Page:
“I often say that mixing is mostly about getting rid of things—deciding what is essential in a scene,” he continues.  “As that fire travels through space, in each moment we’re featuring a certain sound and subordinating the other sounds.  As it travels further and looks a little different, we then focus on another sound and lower the volume of the other sound featured before.  And if you do it gracefully enough, it sounds believable.”

This example from The Last Airbender is emblematic of a trend that Thom has identified: the lines being blurred between sound editing and sound mixing.  Ten or 20 years ago, sound editors were sound editors and mixers were mixers.  “Virtually nobody did both,” says Thom, who mixes on a DFC Neve console.

But then came the ProTools workstation, which has become ubiquitous in sound editing.  “ProTools allows us to edit sounds and to have a vast palette of sounds to use, or not, at any given moment,” explains Thom.  “You can also mix those sounds in ProTools.  It’s natural that those who are inclined to experiment with both have been doing that.  The evolution has come a long way, so now people who used to see themselves as mixers only are also doing some editing, and vice versa.  It seems we do more and more of the mixing in ProTools and less at the traditional mixing console.”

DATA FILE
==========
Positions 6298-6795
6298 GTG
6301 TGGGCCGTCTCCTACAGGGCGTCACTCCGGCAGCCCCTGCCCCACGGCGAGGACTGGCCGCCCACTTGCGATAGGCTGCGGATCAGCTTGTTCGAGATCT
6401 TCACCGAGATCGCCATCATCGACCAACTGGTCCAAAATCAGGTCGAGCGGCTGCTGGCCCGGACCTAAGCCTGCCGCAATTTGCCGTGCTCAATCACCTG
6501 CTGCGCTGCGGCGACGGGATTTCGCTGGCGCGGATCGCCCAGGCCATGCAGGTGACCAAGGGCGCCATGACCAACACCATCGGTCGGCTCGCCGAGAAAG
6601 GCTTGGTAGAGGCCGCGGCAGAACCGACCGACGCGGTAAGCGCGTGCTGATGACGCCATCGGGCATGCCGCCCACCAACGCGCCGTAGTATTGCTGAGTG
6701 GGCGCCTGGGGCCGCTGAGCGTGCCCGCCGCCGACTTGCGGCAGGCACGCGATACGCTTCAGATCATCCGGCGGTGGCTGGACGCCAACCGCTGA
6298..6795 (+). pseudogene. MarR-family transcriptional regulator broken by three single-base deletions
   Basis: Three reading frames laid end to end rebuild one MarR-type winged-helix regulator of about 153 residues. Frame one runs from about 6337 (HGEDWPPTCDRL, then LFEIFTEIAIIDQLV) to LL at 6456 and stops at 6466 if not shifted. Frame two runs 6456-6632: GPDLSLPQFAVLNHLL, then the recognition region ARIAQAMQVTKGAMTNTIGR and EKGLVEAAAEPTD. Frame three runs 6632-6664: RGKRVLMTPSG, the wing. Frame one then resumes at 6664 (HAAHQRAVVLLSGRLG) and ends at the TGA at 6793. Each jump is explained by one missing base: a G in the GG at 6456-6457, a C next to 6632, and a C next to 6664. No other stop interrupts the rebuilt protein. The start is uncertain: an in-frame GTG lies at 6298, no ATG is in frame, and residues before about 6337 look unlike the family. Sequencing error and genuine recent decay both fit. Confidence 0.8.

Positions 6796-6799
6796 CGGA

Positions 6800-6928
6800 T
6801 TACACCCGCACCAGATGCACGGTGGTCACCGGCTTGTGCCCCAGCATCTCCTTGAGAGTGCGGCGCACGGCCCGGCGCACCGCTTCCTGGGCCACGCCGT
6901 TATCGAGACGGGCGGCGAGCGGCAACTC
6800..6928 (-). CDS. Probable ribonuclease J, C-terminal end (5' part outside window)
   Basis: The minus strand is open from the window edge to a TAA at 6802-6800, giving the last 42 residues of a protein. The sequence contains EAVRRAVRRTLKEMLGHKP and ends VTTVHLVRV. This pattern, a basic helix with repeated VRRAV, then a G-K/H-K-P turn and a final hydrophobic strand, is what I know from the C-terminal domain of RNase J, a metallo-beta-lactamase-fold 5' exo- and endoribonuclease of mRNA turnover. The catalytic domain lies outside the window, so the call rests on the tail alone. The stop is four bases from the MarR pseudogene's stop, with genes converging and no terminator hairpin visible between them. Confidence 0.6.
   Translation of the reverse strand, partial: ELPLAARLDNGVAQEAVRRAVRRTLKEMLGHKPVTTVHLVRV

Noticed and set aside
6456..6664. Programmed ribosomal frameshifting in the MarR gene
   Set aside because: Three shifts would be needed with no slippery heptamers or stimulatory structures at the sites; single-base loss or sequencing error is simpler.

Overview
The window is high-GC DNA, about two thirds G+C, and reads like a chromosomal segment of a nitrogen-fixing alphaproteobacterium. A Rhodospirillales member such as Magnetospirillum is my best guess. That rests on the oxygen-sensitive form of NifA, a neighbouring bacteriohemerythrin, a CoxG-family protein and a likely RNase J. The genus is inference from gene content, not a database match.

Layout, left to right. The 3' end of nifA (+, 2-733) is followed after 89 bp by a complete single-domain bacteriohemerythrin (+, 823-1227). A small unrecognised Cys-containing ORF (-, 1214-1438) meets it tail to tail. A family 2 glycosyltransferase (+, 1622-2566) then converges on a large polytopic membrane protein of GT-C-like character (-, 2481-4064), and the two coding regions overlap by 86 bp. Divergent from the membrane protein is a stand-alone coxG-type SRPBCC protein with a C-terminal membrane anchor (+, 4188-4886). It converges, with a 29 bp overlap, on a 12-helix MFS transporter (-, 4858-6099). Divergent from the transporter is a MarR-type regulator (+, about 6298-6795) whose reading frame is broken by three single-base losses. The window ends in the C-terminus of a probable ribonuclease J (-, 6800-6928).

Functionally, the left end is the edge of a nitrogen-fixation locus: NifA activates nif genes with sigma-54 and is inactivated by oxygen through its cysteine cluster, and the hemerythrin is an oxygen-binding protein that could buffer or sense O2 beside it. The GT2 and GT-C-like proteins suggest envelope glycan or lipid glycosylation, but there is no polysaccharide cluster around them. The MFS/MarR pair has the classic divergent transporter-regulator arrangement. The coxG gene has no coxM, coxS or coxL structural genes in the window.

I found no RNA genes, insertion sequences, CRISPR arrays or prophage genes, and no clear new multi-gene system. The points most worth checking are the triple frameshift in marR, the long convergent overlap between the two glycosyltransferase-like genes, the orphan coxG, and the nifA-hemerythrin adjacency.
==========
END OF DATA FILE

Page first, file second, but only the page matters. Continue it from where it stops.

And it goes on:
3-D Sound
The stereoscopic nature of the film also impacts the sound mix.  Thom came to this latest film having already worked on a number of stereoscopic films, including How to Train Your Dragon (2010), Coraline (2009), Beowulf (2007), Monster House (2006) and The Polar Express (2004).  “3-D impacts what we do on some films more than others,” he relates.  “On films where there are objects and people moving forward and backward in the 3-D plane, it’s appropriate to move sounds with those visual images.  A film like Coraline is a great example of a film that used 3-D in fairly subtle ways.  Director Henry Selick chose not to have many moments in which objects were thrust into the audience’s face.  Instead, you got more of the sense of looking into an aquarium.  On a film like that, there really isn’t a lot that we need to do to adjust the soundtrack to 3-D.”

Thom notes that, with surround sound, mixers have been able to move sounds into the audience for years.  “So sound has been 3-D for that long,” he says.  Mixing for stereoscopic movies, however, does pose one challenge.  “We rarely get to see the 3-D version of the film until nearly the end of the mixing process,” he says.  “Typically, you screen it in 3-D and make notes about what you need to change in the mix.  But most of the 3-D effects in this film will be the more subtle kind that won’t call for exaggerated sound moves.”

In part, Thom can rely on both the director and editor Conrad Buff, A.C.E. (with whom he has collaborated on five other films), on where the significant 3-D moments are in the film.  “But there are always details you don’t anticipate,” he adds.